And Steve Dalkowski, Roger Maris and Jim Eisenreich now don’t ever have to feel slighted by the later. They’re a member of the former. Which, to many fans, is a bigger honor.

In voting for the 2009 Class by members of the Baseball Reliquary during April and May, Dalkowski had the greatest response (34 percent of the ballots returned), with Maris (30 percent) and Eisenreich (27 percent) just ahead of Effa Manley, Casey Stengel and Don Zimmer (all with 26 percent).

Dalkowski, Maris and Eisenreich will be enshrined at the Pasadena City Library on Sunday, July 19 by the Southern California-based nonprofit dedicated to fostering an appreciate of American art and culture through the context of baseball history.

One of these you definitely know about. Another you should know about. The third … he’s a former Dodger, remember?

Why is there a specialness about these three, and the others who’ve gone before them?

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The most intriguing has to be Dalkowski (Wikipedia bio linked here with a story here by the HardballTimes.com linked here).

He was Ron Shelton’s inspiration for Nuke LaLoose in the movie “Bull Durham” — a wild, hard-throwing minor leaguer who logged nine minor-league seasons (1957-’65), amassing 1,400 strikeouts in 995 innings — along with 1,354 walks. Otherwise unimposing (5-foot-10 and a buck 70), the left-hander was said to reach 105 to 110 mph (pre-radar) — Ted Williams once said Dalkowski was the hardest thrower he’d ever seen. “White Lightning” threw so fast that at least one opposing batter soiled his uniform in expectation of facing him (or so the legend goes).

In one game, Dalkowski (with Earl Weaver as his manager in Aberdeen, South Dakota), threw a no-hitter with 20 strikeouts — and 18 walks.

In a blog posting on SportsHollywood.com (linked here), former minor-leaguer Robert Fabbricatore admits that while he was “awarded a Bronze Star for my actions in Vietnam … I should have gotten a Silver Star for spending 20 minutes in a batting cage with Steve Dalkowski.”

Just before making the Baltimore Orioles’ roster, Dalkowski blew out his arm. It led to a bout with what was described as “uncontrollable alcoholism.” After his career was over, he headed out to these parts and was working for a time as a migrant farm worker in California’s Central Valley. The Association of Professional Ball Players helped him for a 20-year span until the 1990s when he went to a health-care center in his hometown of New Britian, Conn., where he reportedly lives these days with his sister, about to turn 70 on June 3.

Terry Cannon, the executive director of the Baseball Reliquary, said he notified Dalkowski of his enshrinement and will attempt to contact him later this week to see if he is healthy enough to make a trip to Pasadena for his induction.

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Maris (linked here), of course, set the single-season home-run record with 61 in 161 games in ’61 (also the AL MVP with 132 runs scored), a mark since shattered by Mark McGwire, Sammy Sosa and Barry Bonds and nearly approached by Alex Rodriguez. What do those four have in common? We’re not sure.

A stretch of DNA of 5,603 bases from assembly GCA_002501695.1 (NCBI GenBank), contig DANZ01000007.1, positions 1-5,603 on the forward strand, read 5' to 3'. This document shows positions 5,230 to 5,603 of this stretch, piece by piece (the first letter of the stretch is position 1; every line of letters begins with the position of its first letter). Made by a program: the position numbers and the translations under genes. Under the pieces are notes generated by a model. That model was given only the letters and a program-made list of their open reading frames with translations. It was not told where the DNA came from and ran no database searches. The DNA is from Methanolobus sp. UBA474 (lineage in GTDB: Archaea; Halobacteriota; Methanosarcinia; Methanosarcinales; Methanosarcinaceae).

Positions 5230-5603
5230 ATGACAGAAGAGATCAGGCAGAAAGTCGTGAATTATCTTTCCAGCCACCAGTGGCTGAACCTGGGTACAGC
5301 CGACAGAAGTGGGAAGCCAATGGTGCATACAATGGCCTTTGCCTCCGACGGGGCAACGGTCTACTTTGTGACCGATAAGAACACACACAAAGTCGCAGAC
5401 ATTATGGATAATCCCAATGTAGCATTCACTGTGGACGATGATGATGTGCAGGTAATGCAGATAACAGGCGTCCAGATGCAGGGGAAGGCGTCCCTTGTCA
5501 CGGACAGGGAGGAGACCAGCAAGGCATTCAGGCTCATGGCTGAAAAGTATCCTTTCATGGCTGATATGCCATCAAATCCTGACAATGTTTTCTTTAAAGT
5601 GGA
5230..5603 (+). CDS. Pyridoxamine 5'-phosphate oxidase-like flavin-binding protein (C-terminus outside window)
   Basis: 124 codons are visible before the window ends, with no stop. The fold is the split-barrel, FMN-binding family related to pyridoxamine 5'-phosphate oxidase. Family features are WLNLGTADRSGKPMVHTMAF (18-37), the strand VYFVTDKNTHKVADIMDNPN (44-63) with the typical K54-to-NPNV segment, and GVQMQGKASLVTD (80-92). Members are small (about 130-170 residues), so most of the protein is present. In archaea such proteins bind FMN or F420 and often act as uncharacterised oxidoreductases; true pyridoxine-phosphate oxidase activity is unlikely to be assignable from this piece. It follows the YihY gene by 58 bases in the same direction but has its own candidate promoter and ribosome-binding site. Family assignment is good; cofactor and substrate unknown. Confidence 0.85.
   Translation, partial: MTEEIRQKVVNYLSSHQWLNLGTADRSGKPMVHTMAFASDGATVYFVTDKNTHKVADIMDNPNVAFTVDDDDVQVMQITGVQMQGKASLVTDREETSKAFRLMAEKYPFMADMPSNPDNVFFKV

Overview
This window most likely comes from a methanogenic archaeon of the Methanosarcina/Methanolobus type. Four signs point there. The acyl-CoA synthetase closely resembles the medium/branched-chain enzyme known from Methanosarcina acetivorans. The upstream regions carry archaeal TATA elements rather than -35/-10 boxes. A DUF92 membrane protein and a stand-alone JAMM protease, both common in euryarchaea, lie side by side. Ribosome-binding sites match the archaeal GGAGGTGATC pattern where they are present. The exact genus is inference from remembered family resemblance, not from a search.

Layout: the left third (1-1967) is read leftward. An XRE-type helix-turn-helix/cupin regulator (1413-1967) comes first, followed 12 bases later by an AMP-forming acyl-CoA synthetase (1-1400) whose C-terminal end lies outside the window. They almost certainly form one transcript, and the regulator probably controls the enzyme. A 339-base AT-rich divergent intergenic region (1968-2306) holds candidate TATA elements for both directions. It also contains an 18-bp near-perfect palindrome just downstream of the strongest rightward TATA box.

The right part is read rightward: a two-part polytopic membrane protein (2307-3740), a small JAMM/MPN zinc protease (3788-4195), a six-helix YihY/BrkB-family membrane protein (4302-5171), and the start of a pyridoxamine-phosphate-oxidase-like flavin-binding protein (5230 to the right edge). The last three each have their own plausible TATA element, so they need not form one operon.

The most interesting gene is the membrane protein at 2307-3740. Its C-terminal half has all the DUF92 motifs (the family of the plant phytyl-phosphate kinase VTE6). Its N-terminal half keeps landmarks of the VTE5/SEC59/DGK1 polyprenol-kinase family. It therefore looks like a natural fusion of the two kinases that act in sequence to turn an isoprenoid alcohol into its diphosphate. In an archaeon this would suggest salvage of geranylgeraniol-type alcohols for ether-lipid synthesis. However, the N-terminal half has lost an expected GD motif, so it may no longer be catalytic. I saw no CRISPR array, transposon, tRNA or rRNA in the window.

But they really have nothing more in common with Maris, who died in 1985 after a bout with cancer. He’s often mentioned as a player who deserves Baseball Hall of Fame induction — 275 career homers, 851 RBI (142 of them coming in ’61, the year after his first AL MVP season of 1960), but that may never happen. He played 12 seasons, the last two for the St. Louis Cardinals after the Yankees let him go following the 1966 season.

Why isn’t he in the “real” Hall. Statistically alone, the Baseball Reference compares his body of work to those like Danny Tartabull, Eric Davis, Jesse Barfield and Tony Armas. But none of them are a two-time MVP and single-season record of anything.

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Eisenrich (linked here), a member of the Dodgers in his last season in the big-leagues in 1998 (75 games, 147 at bats, .197 average, coming over in the package with Florida for Mike Piazza), battled through Tourette Syndrome during his career. The 50-year-old had uncontrolable physical tics and jerks and erratic behavior — which resulted in the Minnesota Twins eventually waiving him for $1 before he was properly diagnosed. He was a very good left-handed hitter and outfielder for the Royals, Phillies and Marlins (playing in two World Series) and ended up playing 15 seasons with a .290 career mark.

Eisenreich began to produce for his new team, the Kansas City Royals, emerging as a gifted left-handed hitter and outfielder. In 1967, he was named the Royals most valuable He now heads the Missouri-based Jim Eisenreich Foundation for Children with Tourette Syndrome (linked here), which he founded with his wife in 1996.

These three join Shrine of the Eternals members Jim Abbott, Dick Allen, Emmett Ashford, Moe Berg, Yogi Berra, Ila Borders, Jim Bouton, Jim Brosnan, Bill Buckner, Roberto Clemente, Rod Dedeaux, Dock Ellis, Mark Fidrych, Curt Flood, Josh Gibson, William “Dummy” Hoy, Shoeless Joe Jackson, Bill James, Bill “Spaceman” Lee, Marvin Miller, Minnie Minoso, Buck O’Neil, Satchel Paige, Jimmy Piersall, Pam Postema, Jackie Robinson, Lester Rodney, Fernando Valenzuela, Bill Veeck Jr. and Kenichi Zenimura. Get them all together for a game, and you’d have one heck of a movie script.

More info on the organization at www.baseballreliquary.org.